Pardon us while we take a moment to swoon over this sofa. Pretty sure we'd never leave this spot so a stack is in order: A Gentlemen in Moscow, Big Little Lies, and Lucia, Lucia ought to get us started. Then bring on Anna Karenina.

The Happiness Project. Although it wouldn't be much of a project if we dwelt in this lovely abode.

Not to be obvious, but A Tree Grows in Brooklyn.

Hemingway, McCarthy, or Bragg. Personal favorites:  A Farewell To ArmsAll the Pretty Horses, and All Over but the 'Shoutin'.

This one feels made for lighter fare, as in Boden, Magnolia Journal, or Real Simple.

Definitely Jane. Let's start with Persuasion and not stop till we've reread them all.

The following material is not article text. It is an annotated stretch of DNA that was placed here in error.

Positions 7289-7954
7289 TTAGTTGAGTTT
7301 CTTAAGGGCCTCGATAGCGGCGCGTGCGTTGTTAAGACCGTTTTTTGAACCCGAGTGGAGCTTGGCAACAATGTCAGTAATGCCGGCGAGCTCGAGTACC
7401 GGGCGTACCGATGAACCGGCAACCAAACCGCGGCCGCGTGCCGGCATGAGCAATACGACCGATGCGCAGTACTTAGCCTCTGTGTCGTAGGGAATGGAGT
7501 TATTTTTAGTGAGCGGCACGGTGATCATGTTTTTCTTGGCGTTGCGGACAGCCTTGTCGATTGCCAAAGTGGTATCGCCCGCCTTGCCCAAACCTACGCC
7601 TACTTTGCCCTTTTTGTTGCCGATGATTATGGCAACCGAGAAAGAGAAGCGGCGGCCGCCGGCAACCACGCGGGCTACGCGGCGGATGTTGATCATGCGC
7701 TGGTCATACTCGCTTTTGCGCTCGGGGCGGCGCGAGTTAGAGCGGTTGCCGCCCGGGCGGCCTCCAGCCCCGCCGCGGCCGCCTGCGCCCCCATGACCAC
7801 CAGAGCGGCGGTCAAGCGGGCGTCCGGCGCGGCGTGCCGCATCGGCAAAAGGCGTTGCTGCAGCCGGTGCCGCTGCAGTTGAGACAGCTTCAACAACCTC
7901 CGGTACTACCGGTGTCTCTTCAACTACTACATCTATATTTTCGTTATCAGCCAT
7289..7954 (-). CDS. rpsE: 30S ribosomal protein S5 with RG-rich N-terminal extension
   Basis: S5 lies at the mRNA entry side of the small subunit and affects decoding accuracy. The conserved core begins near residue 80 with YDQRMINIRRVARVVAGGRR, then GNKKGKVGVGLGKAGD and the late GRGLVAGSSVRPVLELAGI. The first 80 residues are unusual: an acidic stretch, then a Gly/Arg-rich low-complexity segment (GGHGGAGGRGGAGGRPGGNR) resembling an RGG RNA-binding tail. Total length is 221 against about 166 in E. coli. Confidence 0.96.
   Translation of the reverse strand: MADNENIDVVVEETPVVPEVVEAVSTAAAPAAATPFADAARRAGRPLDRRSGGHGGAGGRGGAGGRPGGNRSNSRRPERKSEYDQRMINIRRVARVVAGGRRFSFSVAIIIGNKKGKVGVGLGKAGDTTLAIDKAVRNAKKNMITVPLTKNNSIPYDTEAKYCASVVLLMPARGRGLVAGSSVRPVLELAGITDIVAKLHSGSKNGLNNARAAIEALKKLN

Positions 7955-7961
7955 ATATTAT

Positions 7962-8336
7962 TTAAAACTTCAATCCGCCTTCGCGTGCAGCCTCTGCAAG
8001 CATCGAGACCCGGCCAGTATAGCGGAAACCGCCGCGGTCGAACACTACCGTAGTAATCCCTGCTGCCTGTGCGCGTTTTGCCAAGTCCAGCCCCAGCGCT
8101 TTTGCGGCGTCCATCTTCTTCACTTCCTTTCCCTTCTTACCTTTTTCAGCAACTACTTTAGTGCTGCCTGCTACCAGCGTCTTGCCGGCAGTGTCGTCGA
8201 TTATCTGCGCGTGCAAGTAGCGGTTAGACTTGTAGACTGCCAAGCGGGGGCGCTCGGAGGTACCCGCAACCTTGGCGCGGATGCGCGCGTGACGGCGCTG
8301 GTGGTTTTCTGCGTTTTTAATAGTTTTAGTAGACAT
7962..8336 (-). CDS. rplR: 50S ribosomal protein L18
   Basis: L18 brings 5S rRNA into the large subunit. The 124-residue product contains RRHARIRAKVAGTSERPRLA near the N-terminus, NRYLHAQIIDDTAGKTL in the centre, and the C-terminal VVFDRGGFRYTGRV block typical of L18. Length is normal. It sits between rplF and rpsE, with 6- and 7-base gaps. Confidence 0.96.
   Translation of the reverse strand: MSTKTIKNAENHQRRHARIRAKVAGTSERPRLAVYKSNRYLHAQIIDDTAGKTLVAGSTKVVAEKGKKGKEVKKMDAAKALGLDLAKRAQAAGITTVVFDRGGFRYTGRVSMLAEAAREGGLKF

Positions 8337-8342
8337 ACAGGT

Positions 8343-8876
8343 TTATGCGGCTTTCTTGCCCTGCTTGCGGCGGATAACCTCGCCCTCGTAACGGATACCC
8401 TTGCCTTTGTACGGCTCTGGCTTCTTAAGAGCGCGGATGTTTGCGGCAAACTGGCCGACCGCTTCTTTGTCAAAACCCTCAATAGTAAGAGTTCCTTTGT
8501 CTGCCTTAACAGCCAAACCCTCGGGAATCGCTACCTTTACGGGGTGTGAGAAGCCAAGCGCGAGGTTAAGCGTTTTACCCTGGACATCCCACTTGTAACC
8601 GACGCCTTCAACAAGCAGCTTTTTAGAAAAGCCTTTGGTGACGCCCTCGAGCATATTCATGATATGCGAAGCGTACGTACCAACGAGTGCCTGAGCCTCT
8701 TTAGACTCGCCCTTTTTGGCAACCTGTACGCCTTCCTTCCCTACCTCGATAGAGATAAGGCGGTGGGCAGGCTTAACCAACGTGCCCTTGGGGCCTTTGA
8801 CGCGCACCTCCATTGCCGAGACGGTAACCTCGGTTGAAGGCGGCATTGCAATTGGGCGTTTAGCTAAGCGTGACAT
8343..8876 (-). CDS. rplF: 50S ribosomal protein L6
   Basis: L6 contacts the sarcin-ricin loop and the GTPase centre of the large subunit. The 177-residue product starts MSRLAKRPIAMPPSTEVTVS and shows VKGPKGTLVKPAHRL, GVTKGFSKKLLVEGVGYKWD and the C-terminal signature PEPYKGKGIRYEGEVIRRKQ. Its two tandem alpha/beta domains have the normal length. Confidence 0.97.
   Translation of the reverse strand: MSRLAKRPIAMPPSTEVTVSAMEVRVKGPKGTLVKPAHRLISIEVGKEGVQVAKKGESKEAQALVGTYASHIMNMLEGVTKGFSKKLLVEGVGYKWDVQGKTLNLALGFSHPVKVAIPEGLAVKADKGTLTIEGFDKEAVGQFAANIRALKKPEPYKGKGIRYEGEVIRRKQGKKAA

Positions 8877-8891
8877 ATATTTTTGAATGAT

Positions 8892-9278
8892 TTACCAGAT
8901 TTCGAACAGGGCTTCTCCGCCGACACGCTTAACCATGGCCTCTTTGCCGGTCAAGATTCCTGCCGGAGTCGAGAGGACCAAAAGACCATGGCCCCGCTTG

The Rosie Project. And waiting above on those cheery shelves? Ginny Moon and Eleanor Oliphant is Completely Fine

Feel free to play along—which reads would you pair with these nooks? Have other cozy spots that are your favorites? Please share!

Where We Love Is Home

"Home is a name, a word, it is a strong one; stronger than a magician ever spoke, or spirit ever answered to, in the strongest conjuration." —Charles Dickens  


Let’s pretend it’s Tuesday.  And while we’re pretending, let’s imagine I’m on the ball. After a bevy of new reviews, Rachel’s prophetic words “don’t get used to it” crashed home. So please pardon us while we wallow in our blogging inefficiency.  Better yet, never mind us; let’s talk kid stuff even though it’s Thursday, not Tuesday.